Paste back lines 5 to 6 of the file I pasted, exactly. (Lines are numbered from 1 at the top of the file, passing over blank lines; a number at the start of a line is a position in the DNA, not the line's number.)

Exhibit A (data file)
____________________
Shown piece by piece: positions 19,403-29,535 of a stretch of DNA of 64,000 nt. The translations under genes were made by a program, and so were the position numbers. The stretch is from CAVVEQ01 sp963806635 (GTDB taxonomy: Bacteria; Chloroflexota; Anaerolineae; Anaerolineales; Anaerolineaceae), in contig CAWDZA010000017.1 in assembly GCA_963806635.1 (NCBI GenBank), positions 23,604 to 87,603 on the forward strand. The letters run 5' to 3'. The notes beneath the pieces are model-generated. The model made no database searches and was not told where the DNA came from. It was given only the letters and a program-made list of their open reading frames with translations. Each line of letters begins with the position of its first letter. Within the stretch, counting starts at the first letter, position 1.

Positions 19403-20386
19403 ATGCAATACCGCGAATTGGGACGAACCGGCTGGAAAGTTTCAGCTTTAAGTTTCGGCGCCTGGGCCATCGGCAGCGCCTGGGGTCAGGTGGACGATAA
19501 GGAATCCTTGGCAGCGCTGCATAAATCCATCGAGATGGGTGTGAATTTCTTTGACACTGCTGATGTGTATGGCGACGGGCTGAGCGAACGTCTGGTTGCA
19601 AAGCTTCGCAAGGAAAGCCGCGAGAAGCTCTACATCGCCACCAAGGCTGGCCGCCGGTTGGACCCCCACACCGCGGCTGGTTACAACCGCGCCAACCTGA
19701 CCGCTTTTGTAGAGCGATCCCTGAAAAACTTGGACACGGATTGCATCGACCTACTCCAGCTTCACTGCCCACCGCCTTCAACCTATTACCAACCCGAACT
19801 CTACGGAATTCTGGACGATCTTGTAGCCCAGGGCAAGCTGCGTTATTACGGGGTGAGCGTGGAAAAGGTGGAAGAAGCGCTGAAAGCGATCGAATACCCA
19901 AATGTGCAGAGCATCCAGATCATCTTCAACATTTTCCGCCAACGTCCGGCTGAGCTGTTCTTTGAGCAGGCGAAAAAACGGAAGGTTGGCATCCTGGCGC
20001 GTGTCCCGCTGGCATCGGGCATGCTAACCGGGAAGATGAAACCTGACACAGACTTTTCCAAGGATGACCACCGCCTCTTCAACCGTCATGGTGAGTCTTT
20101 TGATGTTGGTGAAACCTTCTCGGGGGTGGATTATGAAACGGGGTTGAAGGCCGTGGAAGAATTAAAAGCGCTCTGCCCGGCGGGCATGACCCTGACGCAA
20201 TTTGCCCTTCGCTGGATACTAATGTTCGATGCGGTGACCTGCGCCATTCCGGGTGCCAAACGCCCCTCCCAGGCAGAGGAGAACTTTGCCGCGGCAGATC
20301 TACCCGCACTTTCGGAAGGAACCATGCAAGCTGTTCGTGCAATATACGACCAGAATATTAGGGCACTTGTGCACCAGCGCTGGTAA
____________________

19601 AAGCTTCGCAAGGAAAGCCGCGAGAAGCTCTACATCGCCACCAAGGCTGGCCGCCGGTTGGACCCCCACACCGCGGCTGGTTACAACCGCGCCAACCTGA
19701 CCGCTTTTGTAGAGCGATCCCTGAAAAACTTGGACACGGATTGCATCGACCTACTCCAGCTTCACTGCCCACCGCCTTCAACCTATTACCAACCCGAACT